BOSTON — Danton Heinen’s sophomore season hasn’t gone the way he or the Boston Bruins would have liked, but the 23-year-old finally might be turning a corner.
With secondary scoring tough to come by, Bruins head coach Bruce Cassidy shuffled his lines during Wednesday’s loss to the New York Rangers and kept them that way for Saturday’s game against the Los Angeles Kings. The shakeup left Jake DeBrusk on the third line, David Pastrnak on the second and Heinen on the top unit alongside Patrice Bergeron and Brad Marchand.
The move raised some eyebrows, as Heinen entered the game with just seven goals and seven assists through 50 games in the follow up to his 16-goal, 31-assist rookie campaign. But Heinen, who scored in Wednesday’s loss to the Rangers, responded by logging a goal and a helper in Boston’s 5-4 overtime win at TD Garden.
The tally gave Heinen three goals in his last five games, and was the latest sign of life from a player who’s starting to resemble the one who burst onto the scene last year.
“Definitely nice to see them go in,” Heinen said after the game. “It was a lot of fun playing with (Bergeron and Marchand) tonight, and just going to keep on working, build off it.”
Having endured a few healthy scratches, Heinen has seen his confidence ebb and flow as the season has progressed. But Saturday’s performance, as well as the opportunity given to him, might be just what Heinen needs.
“Confidence is a funny thing,” he said. “But felt good tonight and yeah, I think you automatically get a little bit of confidence when you see them go in. So yeah, I’m going to try to build off of it, keep on working.
” … I think for me it’s, you know, not trying to put too much pressure on myself, because when I’m doing that I’m not at my best and it’s tougher for me to get my confidence back. So for me, I just try to not put too much pressure on myself, just work hard and let things take care of itself.”
It remains to be seen if this is the end of Heinen’s look on the top line, or whether Cassidy continues rolling with his new-look lineup.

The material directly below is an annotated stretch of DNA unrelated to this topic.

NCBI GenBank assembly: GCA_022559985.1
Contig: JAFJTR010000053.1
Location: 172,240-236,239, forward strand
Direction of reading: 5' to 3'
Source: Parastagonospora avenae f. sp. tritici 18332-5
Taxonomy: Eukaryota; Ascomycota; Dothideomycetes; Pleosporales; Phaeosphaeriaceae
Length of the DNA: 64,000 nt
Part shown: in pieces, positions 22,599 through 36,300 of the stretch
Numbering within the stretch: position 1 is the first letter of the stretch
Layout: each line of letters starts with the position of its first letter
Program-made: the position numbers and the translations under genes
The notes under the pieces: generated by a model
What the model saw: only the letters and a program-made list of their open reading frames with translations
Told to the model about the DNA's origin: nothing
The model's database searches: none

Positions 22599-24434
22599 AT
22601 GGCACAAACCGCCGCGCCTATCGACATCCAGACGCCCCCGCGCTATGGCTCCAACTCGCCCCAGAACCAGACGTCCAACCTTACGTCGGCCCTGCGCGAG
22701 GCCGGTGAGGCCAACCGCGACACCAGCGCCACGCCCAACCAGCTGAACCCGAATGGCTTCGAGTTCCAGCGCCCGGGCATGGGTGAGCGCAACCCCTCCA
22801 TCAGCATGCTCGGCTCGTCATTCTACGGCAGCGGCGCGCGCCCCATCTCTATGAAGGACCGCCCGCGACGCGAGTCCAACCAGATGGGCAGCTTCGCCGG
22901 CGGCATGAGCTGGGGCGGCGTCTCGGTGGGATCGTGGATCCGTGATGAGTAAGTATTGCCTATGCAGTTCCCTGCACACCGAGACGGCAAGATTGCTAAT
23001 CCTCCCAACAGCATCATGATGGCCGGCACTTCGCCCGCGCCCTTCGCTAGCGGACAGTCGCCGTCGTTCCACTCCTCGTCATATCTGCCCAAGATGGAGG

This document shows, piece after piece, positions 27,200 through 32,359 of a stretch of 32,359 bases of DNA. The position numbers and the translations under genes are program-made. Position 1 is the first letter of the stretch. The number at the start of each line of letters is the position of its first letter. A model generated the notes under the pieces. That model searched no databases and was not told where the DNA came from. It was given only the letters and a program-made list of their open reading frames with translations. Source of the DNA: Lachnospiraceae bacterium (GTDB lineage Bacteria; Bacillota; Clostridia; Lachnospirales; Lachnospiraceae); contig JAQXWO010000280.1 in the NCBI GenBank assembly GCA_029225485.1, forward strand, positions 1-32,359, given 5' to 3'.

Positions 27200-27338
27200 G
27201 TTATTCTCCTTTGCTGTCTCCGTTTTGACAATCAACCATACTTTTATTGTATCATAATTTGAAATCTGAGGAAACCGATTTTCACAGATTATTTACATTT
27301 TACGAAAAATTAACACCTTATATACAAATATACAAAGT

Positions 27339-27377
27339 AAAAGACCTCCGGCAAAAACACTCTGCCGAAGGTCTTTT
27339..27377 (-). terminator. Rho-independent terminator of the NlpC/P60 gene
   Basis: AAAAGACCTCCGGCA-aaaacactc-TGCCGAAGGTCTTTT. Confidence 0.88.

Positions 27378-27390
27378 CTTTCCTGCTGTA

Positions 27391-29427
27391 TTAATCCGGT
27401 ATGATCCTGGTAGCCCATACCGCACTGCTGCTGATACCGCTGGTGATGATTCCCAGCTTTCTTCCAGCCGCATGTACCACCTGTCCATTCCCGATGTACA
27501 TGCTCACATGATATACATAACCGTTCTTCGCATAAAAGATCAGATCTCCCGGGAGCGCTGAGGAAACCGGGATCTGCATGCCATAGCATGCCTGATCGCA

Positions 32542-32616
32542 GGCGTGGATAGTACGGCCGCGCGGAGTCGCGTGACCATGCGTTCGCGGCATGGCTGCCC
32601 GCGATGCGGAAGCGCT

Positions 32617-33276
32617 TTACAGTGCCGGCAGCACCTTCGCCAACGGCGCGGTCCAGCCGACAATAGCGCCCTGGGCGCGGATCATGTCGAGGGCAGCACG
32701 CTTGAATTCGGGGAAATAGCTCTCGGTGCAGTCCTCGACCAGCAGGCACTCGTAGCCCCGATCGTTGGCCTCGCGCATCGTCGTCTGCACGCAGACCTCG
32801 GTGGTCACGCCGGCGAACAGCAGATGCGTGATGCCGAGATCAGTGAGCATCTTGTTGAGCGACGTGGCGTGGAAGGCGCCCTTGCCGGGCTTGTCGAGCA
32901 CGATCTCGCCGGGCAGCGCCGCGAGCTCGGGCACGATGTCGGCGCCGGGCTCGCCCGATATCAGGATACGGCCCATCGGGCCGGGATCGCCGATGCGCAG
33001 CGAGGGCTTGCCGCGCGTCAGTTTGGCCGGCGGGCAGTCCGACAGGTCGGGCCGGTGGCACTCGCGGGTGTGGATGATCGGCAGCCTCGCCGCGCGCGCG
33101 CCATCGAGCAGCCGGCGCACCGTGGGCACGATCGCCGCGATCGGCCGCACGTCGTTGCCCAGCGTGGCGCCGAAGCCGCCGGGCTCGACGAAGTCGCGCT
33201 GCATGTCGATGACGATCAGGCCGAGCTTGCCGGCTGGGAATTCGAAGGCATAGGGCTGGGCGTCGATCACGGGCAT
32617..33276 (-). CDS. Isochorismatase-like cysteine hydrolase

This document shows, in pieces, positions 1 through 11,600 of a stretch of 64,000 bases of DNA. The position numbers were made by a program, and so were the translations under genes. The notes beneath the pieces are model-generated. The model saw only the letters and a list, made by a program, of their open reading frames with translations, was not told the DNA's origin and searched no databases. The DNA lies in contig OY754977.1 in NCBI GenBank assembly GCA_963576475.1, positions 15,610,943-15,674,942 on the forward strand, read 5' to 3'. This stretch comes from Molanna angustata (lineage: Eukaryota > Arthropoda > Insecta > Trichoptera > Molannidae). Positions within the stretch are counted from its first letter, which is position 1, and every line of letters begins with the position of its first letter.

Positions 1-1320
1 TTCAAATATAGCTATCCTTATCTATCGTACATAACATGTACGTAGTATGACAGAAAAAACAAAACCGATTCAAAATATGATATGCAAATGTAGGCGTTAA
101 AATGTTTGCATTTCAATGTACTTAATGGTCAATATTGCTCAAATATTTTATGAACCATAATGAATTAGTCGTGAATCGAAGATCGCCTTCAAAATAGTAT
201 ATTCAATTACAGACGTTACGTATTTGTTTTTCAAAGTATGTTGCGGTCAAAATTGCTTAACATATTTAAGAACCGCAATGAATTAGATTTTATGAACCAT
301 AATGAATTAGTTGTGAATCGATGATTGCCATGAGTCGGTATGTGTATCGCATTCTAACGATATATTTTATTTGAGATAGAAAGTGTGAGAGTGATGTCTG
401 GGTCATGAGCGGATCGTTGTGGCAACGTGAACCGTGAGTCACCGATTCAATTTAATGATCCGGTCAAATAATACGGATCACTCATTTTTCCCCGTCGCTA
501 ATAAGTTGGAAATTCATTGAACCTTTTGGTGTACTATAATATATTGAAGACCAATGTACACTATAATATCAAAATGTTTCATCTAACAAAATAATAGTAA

For now, the Bruins coach is just happy to see Heinen have a big game.
“I thought he was really good. He complimented that line well,” Cassidy said. “He made some plays off the rush to get the puck to (Bergeron) there off the rush and drive the net, kept some pucks alive, shot the puck when it was his opportunity to do that, finished an ice play by going to the net.
“Defensively, I didn’t see any issues either, so I thought that worked out real well for him and the group.”
Ultimately, Cassidy just wants his young players to stay the course when things aren’t going well.
“Heinen, the message with him is you can’t lose your overall game if the puck’s not going in the net. Similar message to what DeBrusk is getting now.
“It’s not happening for him offensively, gets you to work hard on the things you can control, and then hopefully you get some rewards down the road.”
Here are some other notes from Bruins-Kings:
— Bergeron was honored in a pregame ceremony for playing in his 1000th game Tuesday against the New York Islanders. The 33-year-old responded by scoring the game-winner in overtime to give Boston a 5-4 victory.
“To get the win was very special,” Bergeron said after the game. ” … It was very special to have the family on the ice and my kids, I was definitely trying to enjoy it. I doubt 1,000 more, so I was trying to soak things in.”
— Defensemen Charlie McAvoy scored the first goal of the game, giving him two for the season. It was his first since Oct. 13 against the Detroit Red Wings.
— The Bruins now are 6-8 in 14 overtime games this season.
— Pastrnak extended his point streak to seven games with his assist on David Krejci’s third-period goal.
— The victory gave the Bruins 68 points for the season, moving them into third place in the Atlantic Division. Although both the Bruins and Montreal Canadiens have 68 points and a ROW of 29 through 55 games, the Bruins own third since they have the better head-to-head record between the two teams.
Thumbnail photo via Brian Fluharty/USA TODAY Sports Images